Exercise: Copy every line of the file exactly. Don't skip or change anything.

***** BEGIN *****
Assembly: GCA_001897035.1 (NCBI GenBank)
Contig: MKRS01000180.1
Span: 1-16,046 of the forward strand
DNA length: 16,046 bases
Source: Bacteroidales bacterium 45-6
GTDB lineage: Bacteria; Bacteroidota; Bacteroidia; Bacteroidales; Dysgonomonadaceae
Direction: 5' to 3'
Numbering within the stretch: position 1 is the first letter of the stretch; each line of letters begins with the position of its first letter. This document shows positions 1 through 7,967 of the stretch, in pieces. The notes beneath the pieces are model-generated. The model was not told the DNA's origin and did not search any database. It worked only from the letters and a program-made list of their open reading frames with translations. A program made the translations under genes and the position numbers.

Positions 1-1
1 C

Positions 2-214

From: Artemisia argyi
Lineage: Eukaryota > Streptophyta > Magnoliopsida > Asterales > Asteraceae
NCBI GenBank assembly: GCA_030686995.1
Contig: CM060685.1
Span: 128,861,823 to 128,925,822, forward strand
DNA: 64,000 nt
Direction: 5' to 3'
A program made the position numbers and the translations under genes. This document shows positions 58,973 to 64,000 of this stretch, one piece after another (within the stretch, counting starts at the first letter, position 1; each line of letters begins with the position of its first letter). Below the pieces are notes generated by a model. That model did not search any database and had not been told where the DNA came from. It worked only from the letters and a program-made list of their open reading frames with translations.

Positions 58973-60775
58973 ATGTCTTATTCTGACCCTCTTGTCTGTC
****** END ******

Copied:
Assembly: GCA_001897035.1 (NCBI GenBank)
Contig: MKRS01000180.1
Span: 1-16,046 of the forward strand
DNA length: 16,046 bases
Source: Bacteroidales bacterium 45-6
GTDB lineage: Bacteria; Bacteroidota; Bacteroidia; Bacteroidales; Dysgonomonadaceae
Direction: 5' to 3'
Numbering within the stretch: position 1 is the first letter of the stretch; each line of letters begins with the position of its first letter. This document shows positions 1 through 7,967 of the stretch, in pieces. The notes beneath the pieces are model-generated. The model was not told the DNA's origin and did not search any database. It worked only from the letters and a program-made list of their open reading frames with translations. A program made the translations under genes and the position numbers.

Positions 1-1
1 C

Positions 2-214

From: Artemisia argyi
Lineage: Eukaryota > Streptophyta > Magnoliopsida > Asterales > Asteraceae
NCBI GenBank assembly: GCA_030686995.1
Contig: CM060685.1
Span: 128,861,823 to 128,925,822, forward strand
DNA: 64,000 nt
Direction: 5' to 3'
A program made the position numbers and the translations under genes. This document shows positions 58,973 to 64,000 of this stretch, one piece after another (within the stretch, counting starts at the first letter, position 1; each line of letters begins with the position of its first letter). Below the pieces are notes generated by a model. That model did not search any database and had not been told where the DNA came from. It worked only from the letters and a program-made list of their open reading frames with translations.

Positions 58973-60775
58973 ATGTCTTATTCTGACCCTCTTGTCTGTC